Parental control

“Dirty Baby,” the offspring of a Wilco guitarist, a poet and an iconic pop artist strives to be a “loveable mutt” of a performance — not some purebred golden retriever.

Cryptogramophone Records

“Dirty Baby” presents a melding of the works of artist Ed Ruscha, poet David Breskin and musician Nels Cline without a beatnik playing the bongos, as Breskin explained. Here they stand by a few barbecues for some reason.

Joseph Kleinschmidt

What: “Dirty Baby” with Nels Cline, David Breskin and Ed Ruscha

When: 8 p.m., Thursday

Where: McGuire Theater, Walker Art Center, 1750 Hennepin Ave., Minneapolis

Cost: $25 ($22 Walker members)

 

Three yellow block letters float on a blue background in Ed Rushca’s 1962 painting “OOF” —an illustrative example of a marriage between sound and vision. The Los Angeles-based pop artist’s works deeply inspired the multimedia work, “Dirty Baby.”

“You can’t look at that painting without hearing the sound — “OOF,” poet and “Dirty Baby” collaborator David Breskin said.

Billed as a “trialogue,” the live visual arts-music-poetry hybrid showing at the Walker Art Center doesn’t use the painting’s bold onomatopoeia. Instead, 66 works from Ruscha’s “Cityscapes” and “Silhouettes” series provide dark visual context for the music and poetry of “Dirty Baby.” Ruscha’s use of censor strips covering these paintings’ words creates an entry point for Breskin, who provides spoken word for the project’s live performance.

Ruscha often plays with sound and unseen words in his work, offering clues to the project’s broad-ranging “synesthesia,” a blending of sensations, as Breskin describes. The marriage of competing forms creates something wholly new, however impure the product may be, as the project’s title signifies.

“You create some offspring when you mate the different art forms,” Breskin said. “The baby is not pure. It is a mutt. Hopefully, a loveable mutt and an interesting dog that barks a lot.”

Musician Nels Cline might be better known for his straightforward rock aesthetics in the indie band Wilco, but the guitarist also makes stunning instrumental avant-garde and jazz compositions. His roots in improvisation and free-form music guide sides A and B of “Dirty Baby,” a work representative of Cline’s wide-ranging creative interests outside of Wilco.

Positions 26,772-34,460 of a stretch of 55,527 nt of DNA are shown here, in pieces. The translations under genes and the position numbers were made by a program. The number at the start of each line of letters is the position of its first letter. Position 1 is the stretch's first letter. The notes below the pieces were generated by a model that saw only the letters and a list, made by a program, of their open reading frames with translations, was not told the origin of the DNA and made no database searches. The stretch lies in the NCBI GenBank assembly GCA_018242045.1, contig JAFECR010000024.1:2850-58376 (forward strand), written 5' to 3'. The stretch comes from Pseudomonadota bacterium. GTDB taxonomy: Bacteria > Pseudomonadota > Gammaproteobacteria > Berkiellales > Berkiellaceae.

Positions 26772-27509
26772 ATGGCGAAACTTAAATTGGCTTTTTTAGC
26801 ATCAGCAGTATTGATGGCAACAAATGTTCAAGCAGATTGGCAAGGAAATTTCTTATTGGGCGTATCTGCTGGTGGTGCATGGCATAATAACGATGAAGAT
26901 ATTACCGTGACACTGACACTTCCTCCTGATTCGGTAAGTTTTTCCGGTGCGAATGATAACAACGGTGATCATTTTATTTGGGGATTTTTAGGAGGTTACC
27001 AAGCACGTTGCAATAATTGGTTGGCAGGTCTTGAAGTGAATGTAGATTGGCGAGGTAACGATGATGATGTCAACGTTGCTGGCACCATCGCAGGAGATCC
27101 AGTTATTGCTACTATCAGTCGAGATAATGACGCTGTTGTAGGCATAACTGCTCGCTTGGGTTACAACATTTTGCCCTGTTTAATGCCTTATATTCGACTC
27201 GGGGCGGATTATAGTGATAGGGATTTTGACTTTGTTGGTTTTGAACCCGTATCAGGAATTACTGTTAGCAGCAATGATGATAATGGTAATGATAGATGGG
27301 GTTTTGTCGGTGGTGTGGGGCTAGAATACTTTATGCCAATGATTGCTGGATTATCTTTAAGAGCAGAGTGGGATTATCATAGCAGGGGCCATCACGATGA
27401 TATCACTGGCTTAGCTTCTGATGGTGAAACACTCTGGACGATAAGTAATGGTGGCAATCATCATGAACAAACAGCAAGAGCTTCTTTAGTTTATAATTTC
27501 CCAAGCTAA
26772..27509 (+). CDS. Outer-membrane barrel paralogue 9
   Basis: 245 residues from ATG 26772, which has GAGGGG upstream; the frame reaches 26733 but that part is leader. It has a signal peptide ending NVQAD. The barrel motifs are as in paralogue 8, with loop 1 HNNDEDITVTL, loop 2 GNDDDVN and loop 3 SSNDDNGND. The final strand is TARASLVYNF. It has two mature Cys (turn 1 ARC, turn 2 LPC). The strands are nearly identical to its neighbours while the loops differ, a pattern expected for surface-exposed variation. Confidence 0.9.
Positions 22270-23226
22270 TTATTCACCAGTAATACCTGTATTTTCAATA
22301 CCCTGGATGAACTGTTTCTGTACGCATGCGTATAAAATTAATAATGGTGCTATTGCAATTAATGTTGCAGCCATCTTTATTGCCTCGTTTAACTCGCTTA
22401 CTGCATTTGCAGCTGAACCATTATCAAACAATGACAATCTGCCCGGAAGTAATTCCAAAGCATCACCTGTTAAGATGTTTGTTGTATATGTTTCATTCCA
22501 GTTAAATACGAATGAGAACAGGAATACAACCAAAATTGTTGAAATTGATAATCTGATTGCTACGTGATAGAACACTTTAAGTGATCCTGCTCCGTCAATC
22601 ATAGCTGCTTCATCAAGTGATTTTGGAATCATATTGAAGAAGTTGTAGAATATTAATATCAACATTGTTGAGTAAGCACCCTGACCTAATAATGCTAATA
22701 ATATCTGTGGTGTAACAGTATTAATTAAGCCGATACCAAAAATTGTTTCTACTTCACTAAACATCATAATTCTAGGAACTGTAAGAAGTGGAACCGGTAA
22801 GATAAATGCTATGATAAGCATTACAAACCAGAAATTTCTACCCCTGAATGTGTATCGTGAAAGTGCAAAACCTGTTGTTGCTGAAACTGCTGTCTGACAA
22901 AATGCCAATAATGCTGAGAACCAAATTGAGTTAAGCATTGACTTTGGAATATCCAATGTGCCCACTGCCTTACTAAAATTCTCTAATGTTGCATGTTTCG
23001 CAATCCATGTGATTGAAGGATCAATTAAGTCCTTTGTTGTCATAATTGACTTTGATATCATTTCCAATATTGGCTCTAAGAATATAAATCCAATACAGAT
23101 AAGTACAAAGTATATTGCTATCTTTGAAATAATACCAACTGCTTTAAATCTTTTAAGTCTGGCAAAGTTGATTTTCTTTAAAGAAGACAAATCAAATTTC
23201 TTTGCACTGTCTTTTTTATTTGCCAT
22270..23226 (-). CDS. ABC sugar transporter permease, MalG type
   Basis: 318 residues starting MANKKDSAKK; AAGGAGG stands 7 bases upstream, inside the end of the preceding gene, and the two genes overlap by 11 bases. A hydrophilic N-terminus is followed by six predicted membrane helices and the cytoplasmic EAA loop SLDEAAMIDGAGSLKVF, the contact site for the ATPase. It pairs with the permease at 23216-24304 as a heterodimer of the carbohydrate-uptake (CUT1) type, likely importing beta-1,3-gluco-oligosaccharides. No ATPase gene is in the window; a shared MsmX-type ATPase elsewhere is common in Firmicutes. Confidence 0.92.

“A rock and roll show is somewhat scripted, if not wholly scripted depending on the band,” Cline said. “[With ‘Dirty Baby’], there’s a lot more vagueness, a lot more freedom.”

The music of “Dirty Baby” culls everything from American rock, blues, R&B and Middle Eastern-inspired tones for the overarching narrative Breskin presents in his poetry. Cline’s nine-piece band plays everything from a pedal steel guitar to violins and cellos. Breskin, who’s also a music producer, chose Cline for the creative collision “Dirty Baby” encapsulates.

“It’s not just like trying to pick someone who’s the same as someone else — it’s the friction that gets created between the genres,” Breskin said.

Ruscha’s framework provides the backbone for Breskin’s narratives alongside the frenetic sounds of Cline. Breskin used the titles to Ruscha’s paintings to write the poetry of “Dirty Baby.”

“I was trying to use them as a skeleton or vertebrae to build an interesting narrative,” Breskin said.

Employing an ancient Arabic poetic form, the ghazal, Breskin presents a primordial civilization’s rise and destruction, at times referring to the American military presence in Iraq. One of his ghazals even uses the voices of Donald Rumsfeld and Saddam Hussein. Breskin doesn’t strive for a one-note emotional reaction or message to “Dirty Baby,” rather a colliding blend of art, music and poetry.

“This is not like a Sunday school sermon nor is it a European history survey 101,” Breskin said. “I think that would be dreadful.”

“It requires an innocent kind of openness,” Cline said.